Our secretary of state is a longtime controversial figure. It’s my opinion that he revels in it. He’s a courtroom attorney. I like that about him, the fact that he’s a fighter, if for no other reason than he’s fun to write about. Unfortunately, in office, it seems clear he is increasingly adopting what has become a familiar approach to the media on the right, which is to malign the media and retreat into a silo of friendly outlets while delivering an occasional stock quote to the paper of record. That just seems like a short-haul strategy to me.

Gessler is not a  representative from some very conservative district.

He is a state officeholder. The topics he deals with every day as secretary of state are enormously important for all the citizens of Colorado. He oversees voting, campaign finance rules– really basic stuff that is of equal interest to citizens all across the political spectrum. For that reason alone, he is a person of interest for everyone reporting about politics in this state: newspaper people, broadcast people, bloggers, etc, and he has a crack staff of communication experts at his disposal. Use them, I say! Let’s hear more every day from spokespeople Rich and Andrew at the secretary of state’s office. Turn those guys loose! “Free Rich!” “Free Andrew!”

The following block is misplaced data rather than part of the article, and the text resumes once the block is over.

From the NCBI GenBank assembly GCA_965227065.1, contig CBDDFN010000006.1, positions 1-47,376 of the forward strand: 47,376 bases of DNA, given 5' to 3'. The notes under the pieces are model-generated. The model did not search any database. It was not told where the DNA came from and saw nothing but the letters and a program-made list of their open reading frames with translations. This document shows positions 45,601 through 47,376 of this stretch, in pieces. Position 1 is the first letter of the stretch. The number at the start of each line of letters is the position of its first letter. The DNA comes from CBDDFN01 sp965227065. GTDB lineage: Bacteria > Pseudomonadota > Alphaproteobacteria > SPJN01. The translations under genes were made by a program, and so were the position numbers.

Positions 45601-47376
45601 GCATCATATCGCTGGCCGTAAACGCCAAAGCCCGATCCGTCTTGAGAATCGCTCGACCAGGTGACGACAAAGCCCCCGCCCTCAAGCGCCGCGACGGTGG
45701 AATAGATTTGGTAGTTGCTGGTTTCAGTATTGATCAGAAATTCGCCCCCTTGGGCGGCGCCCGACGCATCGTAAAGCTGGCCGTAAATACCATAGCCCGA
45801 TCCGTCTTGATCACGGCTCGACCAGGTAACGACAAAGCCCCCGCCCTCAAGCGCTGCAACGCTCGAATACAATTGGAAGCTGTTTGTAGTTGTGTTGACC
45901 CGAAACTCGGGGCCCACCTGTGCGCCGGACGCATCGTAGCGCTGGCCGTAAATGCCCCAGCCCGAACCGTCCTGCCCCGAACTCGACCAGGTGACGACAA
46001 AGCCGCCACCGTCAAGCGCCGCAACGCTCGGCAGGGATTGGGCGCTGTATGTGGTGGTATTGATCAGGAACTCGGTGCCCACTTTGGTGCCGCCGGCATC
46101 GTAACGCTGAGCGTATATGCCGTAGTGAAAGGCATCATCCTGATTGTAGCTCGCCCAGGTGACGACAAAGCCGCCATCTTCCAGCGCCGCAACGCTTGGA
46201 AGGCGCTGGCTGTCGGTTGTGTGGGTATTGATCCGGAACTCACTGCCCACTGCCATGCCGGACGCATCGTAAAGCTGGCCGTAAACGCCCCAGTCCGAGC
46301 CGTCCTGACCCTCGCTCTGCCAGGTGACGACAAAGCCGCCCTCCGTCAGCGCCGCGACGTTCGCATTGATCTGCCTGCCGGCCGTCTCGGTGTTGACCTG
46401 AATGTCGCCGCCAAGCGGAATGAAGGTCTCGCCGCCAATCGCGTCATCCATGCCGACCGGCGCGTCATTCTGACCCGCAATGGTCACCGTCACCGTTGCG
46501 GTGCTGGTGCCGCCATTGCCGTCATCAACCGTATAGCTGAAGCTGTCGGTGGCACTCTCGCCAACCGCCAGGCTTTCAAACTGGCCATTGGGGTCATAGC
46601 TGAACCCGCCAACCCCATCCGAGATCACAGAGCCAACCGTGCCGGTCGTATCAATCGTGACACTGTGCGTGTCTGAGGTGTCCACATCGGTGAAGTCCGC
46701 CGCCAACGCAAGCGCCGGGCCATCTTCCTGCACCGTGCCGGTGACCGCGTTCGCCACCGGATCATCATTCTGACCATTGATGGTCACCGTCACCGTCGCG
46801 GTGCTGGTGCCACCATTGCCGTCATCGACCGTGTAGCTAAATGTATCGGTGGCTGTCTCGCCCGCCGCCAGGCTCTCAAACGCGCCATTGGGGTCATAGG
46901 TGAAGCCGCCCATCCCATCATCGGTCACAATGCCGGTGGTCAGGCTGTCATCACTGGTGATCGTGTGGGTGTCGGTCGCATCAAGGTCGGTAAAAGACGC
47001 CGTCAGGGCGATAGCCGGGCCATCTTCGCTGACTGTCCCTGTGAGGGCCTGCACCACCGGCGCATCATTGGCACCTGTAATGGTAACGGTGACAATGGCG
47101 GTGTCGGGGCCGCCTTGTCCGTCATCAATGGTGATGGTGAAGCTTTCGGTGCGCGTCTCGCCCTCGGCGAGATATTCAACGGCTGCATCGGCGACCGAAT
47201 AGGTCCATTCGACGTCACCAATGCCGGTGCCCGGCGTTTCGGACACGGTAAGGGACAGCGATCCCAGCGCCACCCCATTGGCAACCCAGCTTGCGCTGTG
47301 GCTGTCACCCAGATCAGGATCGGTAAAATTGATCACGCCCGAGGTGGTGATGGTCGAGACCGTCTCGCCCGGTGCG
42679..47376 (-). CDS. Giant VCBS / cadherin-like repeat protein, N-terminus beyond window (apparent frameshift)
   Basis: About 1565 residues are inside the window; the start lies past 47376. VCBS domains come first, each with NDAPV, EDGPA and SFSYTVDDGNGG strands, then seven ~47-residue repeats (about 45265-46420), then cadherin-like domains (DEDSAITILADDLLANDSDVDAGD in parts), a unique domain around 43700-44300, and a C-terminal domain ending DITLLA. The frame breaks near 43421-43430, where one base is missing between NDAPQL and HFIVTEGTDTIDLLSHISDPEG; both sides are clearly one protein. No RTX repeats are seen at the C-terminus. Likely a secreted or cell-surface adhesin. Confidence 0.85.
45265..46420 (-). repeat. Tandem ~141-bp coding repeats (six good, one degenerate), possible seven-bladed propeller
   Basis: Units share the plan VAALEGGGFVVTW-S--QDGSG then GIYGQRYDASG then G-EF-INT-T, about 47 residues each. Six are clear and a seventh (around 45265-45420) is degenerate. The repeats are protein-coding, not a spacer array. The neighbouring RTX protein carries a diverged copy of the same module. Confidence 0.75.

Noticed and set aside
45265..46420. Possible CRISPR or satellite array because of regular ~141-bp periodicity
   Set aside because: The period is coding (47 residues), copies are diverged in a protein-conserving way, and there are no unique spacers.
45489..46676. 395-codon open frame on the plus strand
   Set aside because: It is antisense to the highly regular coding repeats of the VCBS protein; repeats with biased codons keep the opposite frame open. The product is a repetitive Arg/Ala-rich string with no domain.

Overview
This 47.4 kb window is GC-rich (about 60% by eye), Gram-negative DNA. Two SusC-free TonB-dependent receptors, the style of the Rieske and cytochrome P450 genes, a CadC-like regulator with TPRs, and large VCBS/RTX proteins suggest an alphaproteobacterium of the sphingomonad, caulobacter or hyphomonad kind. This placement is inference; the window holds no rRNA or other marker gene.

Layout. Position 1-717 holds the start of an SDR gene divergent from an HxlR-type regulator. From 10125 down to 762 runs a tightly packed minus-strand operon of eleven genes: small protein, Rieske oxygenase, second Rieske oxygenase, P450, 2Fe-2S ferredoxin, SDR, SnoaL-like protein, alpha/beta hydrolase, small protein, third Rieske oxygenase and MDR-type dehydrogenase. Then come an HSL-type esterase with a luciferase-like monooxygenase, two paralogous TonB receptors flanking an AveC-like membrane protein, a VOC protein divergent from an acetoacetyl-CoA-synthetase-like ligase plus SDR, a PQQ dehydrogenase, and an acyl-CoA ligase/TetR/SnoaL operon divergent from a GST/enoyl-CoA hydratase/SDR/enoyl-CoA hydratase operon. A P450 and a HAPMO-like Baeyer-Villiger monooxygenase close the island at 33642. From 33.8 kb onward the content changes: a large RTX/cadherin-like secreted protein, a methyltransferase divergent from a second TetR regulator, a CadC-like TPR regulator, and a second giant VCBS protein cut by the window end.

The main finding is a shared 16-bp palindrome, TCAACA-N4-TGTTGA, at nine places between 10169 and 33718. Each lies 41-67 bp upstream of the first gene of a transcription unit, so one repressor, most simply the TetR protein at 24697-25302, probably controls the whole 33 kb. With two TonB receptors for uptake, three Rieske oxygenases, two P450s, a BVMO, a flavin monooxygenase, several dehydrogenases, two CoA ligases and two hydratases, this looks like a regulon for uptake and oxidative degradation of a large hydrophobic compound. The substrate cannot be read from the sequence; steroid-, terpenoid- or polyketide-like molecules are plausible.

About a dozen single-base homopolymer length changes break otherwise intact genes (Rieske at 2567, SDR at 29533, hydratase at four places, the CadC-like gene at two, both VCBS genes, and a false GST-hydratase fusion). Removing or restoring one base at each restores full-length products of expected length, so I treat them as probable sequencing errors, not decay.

Granted, the media is a player in the political process and dealing with the media as an elected official can certainly be like navigating a mine field. It’s only my opinion but, as someone who has watched this politics-media tug of war with keen interest for years and who has watched big political stories unfold from the inside, as an editor and reporter, I can say that the subjects of those stories would have nearly always fared better by talking to the reporters writing the stories.

I’m reporting on the war over voting laws that has taken the nation by storm in the past two years. Gessler has put himself on the frontlines of that war, proposing major changes to our state election rules. So I’ll keep asking questions. Maybe some day soon, I’ll get a response.